Reporting on Terrorism

Reporting on Terrorism

News Media and Public Health

Downloadable Video - 2006
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How should the news media prepare for and cope with a potential bioterrorist attack? In this Fred Friendly Seminar, Professor Michael Dorf of the Columbia University School of Law and 12 panelists role-play a hypothetical scenario that begins in a city hospital where a spike in a flu-like illness causes the ER staff to confront a chilling possibility: that it is not the flu at all, but something far worse. What should the ER do with the overflow of patients? Send them home? What if they are contagious? When does bioterrorism become a possible cause? When should the health department be contacted? When will the public find out, and what will their reaction be? What is the job of the journalists covering this story? Should they report the story when the health department is uncertain of the diagnosis but rumors are flying and the public is clamoring for information? A lively panel wrestles with these and a host of other dilemmas. Panelists include Douglas Clifton, editor of The Plain Dealer (Cleveland); Jerome Hauer, former acting assistant secretary for public health emergency preparedness at the Department of Health and Human Services; Joseph Henderson, associate director of terrorism preparedness at the CDC; Seattle Chief of Police R. Gil Kerlikowske; Paula Madison, president and general manager of KNBC-TV, in L.A.; Boston Mayor Thomas Menino; Lewis Nelson, M.D., of the Department of Emergency Medicine at Bellevue Hospital; Frank Sesno, former Washington bureau chief of CNN; and Kathleen Toomey, M.D., M.P.H., director of the Division of Public Health at the Georgia Department of Human Resources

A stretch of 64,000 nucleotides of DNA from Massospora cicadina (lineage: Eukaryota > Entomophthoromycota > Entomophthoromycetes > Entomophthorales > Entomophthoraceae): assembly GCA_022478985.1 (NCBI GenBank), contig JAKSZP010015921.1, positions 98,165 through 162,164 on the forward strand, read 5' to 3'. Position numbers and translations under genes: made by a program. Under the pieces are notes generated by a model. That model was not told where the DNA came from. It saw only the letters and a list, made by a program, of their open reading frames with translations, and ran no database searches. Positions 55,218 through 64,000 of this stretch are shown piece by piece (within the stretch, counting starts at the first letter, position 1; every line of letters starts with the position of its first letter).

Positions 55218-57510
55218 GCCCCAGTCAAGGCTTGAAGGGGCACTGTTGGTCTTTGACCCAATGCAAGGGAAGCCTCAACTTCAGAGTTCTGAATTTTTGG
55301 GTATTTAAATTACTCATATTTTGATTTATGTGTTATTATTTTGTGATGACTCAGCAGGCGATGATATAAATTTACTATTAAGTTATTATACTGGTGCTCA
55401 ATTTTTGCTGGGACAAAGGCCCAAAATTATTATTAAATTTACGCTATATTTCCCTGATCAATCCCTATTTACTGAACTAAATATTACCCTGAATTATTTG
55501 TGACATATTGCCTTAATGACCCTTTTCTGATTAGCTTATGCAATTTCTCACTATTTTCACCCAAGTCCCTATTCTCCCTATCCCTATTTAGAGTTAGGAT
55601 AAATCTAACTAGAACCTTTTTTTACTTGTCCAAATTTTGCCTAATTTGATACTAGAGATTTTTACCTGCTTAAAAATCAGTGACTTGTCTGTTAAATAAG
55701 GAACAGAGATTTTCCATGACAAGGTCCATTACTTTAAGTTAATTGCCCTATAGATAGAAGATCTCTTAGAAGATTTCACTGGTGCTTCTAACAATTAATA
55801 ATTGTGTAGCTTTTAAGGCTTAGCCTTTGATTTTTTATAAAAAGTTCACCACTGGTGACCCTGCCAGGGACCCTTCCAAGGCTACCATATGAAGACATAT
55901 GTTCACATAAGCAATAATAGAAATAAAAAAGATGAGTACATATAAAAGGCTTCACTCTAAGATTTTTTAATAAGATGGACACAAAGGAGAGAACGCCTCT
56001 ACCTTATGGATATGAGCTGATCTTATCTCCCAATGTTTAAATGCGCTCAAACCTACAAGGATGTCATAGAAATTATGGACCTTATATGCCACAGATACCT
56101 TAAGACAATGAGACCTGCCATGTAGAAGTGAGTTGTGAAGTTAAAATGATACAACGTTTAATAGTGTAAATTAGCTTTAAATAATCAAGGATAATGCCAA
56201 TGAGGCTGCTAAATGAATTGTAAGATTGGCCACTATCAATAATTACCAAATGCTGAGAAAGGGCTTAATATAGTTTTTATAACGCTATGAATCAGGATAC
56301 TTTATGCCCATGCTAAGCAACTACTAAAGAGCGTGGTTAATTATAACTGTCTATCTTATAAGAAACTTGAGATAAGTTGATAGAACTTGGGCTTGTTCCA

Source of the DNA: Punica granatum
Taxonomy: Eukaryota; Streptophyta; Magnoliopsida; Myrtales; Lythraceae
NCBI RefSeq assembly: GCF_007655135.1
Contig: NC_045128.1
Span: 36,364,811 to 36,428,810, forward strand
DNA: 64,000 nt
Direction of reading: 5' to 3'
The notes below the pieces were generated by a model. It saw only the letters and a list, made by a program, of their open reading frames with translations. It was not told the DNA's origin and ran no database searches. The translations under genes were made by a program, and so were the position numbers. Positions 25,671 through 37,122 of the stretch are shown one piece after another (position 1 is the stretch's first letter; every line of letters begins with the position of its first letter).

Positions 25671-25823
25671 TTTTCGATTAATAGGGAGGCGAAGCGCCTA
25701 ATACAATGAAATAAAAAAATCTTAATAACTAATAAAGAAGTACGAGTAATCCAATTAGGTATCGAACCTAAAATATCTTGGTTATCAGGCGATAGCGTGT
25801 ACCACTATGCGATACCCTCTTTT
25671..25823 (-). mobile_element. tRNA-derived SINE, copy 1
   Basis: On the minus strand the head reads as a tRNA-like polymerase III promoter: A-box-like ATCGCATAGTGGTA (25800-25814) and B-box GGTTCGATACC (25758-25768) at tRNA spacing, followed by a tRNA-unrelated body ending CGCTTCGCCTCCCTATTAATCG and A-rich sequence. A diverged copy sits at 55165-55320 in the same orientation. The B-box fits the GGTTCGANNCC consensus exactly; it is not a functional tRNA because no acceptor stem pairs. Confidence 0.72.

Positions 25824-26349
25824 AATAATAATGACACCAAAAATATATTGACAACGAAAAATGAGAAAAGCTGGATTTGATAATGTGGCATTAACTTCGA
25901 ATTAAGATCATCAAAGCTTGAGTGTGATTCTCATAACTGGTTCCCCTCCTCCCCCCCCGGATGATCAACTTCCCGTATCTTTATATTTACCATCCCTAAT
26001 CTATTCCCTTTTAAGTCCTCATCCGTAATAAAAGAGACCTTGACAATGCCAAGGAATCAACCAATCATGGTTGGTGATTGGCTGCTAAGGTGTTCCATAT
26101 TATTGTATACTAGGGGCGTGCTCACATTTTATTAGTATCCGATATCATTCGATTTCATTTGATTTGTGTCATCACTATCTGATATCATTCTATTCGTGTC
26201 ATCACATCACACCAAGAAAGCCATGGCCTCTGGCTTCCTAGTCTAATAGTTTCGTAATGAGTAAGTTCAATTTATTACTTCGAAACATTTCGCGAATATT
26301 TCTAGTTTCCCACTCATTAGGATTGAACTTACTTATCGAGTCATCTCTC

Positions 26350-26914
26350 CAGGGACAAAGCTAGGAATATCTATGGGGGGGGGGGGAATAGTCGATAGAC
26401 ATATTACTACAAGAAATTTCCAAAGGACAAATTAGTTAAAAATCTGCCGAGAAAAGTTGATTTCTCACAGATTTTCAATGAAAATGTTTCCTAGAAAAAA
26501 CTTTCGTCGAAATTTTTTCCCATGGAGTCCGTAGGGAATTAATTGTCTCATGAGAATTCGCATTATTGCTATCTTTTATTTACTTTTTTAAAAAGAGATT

Publisher: New York, N.Y. : Films Media Group, [2006], c2004
Branch Call Number: eVideo
Characteristics: 1 streaming video file (58 min.) : sd., col., digital file + instructional materials (online)
Alternative Title: News media and public health

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Jul 21, 2017

If you've ever wondered what it's like behind the scenes (the drama, the personalities, the many decisions involved) during a mass health-related emergency, you might enjoy this. It's done in a discussion panel format (not a documentary). It's very interesting to see how dramatically ideals, values, and points of view differ between entities...all of whom play such important roles.

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